What started with a petition to save one building is poised to morph into a full-blown movement protesting developments that significantly would change the urban landscape of Roosevelt Row.
Though some are preparing pop-up art experiences for Super Bowl fans who visit Roosevelt Row, arguably the best-known arts district in metro Phoenix, others are planning to stage very visible protests.
At the heart of the controversy are plans by two developers -- Baron Properties and Wood Partners. Both plan to tear down existing structures to make way for multiple-story housing developments.
On January 15, the city of Phoenix granted demolition permits for two buildings owned by Baron Properties.
One is located at 222 East Roosevelt Street, which houses GreenHaus gallery and boutique, which is relocating to Portland in February. It's also home to interior murals by Ted DeGrazia, and the exterior Three Birds mural by Lauren Lee that provides pride of place and helps with way-finding during monthly metro Phoenix art walks dubbed First and Third Fridays.
The other is located next door at 1002 North Third Street, which is an office complex that once served as headquarters for the Church of Scientology in Phoenix. Nobody seems broken up about losing that one, which looks sorely out of place. But they're hardly keen on what will be going up in its place.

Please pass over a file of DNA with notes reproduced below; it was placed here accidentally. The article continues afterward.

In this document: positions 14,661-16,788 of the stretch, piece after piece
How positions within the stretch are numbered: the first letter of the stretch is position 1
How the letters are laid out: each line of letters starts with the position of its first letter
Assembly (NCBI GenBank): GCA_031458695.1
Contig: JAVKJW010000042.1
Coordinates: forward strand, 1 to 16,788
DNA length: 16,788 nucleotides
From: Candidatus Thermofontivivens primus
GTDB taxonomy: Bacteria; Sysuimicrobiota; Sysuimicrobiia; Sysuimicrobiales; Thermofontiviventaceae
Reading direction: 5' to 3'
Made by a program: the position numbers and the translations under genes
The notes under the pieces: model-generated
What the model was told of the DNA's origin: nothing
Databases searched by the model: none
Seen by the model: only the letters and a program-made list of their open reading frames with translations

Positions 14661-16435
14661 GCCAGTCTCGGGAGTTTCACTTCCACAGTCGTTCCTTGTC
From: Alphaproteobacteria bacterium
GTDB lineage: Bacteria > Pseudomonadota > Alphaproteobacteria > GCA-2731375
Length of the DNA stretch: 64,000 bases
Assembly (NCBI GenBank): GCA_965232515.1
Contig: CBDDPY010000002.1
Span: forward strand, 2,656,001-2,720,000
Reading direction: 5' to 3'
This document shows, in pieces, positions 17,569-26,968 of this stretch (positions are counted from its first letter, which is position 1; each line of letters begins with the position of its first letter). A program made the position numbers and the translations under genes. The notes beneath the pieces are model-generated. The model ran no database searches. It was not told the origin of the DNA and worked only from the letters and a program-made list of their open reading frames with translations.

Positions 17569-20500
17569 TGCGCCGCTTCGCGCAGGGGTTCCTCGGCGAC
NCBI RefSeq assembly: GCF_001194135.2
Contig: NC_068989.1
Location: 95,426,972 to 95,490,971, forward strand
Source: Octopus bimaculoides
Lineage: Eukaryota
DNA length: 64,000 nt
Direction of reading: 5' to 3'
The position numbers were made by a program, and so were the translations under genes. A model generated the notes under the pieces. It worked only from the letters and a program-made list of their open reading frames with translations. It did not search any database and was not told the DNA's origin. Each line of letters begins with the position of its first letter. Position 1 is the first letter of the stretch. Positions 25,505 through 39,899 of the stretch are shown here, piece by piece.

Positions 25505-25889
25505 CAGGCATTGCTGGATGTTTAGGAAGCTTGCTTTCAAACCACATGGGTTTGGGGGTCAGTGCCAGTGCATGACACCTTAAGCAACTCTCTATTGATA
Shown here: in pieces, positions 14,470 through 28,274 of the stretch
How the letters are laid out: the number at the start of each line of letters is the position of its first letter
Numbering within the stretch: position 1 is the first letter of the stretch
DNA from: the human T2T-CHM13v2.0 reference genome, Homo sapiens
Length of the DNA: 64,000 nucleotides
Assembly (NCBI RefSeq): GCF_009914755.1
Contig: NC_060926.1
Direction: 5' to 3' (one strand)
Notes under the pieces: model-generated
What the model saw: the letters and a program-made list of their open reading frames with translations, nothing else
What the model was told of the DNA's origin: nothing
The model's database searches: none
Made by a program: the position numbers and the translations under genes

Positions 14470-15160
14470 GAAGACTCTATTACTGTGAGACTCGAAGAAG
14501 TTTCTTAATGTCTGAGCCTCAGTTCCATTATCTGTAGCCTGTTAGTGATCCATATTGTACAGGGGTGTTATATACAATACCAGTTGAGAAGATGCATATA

Where these two buildings once stood side by side, Baron Properties plans a four-story residential complex called iLuminate with 111 units and underground parking for 146 -- plus a ground level leasing office, fitness center, and common area.
Across the street, on the south side of Roosevelt Row, there's an empty lot where they plan to build a second multi-family housing structure called Linear.
Wood Partners, which has national offices in 16 cities including Phoenix, briefly shared news of its development plans in Roosevelt Row during a January 5 meeting of the Roosevelt Action Association -- which include residential developments in two locations.
One development, dubbed Alta Fillmore, will be located at Seventh Avenue and West Fillmore Street. The other is planned for the space bordered by Fourth and Fifth Streets as well as Roosevelt and Portland Streets.
It's this development that's currently drawing the most ire as many community members lament the future loss of vintage homes, small businesses, and a pop-up arts space.
This site currently houses the Canvas development that's home to Paz Cantina and 3rd St. Sushi & Bar. The first has walls decked out in paintings by Lalo Cota and other local artists, and the latter has an exterior mural painted by Jesse Perry.
It's also the site of two vintage homes. One, located at 314 East Roosevelt Street, was formerly occupied by the Wilcox family. The other, located at 420 East Roosevelt Street, recently housed the Bodega 420 market -- and features an exterior mural by Jeff Slim.
Finally, it's the site of the Roosevelt A.R.T.S. Market, where three shipping containers are transformed during special events, including First and Third Friday art walks, into pop-up art galleries exhibiting local to international works of art.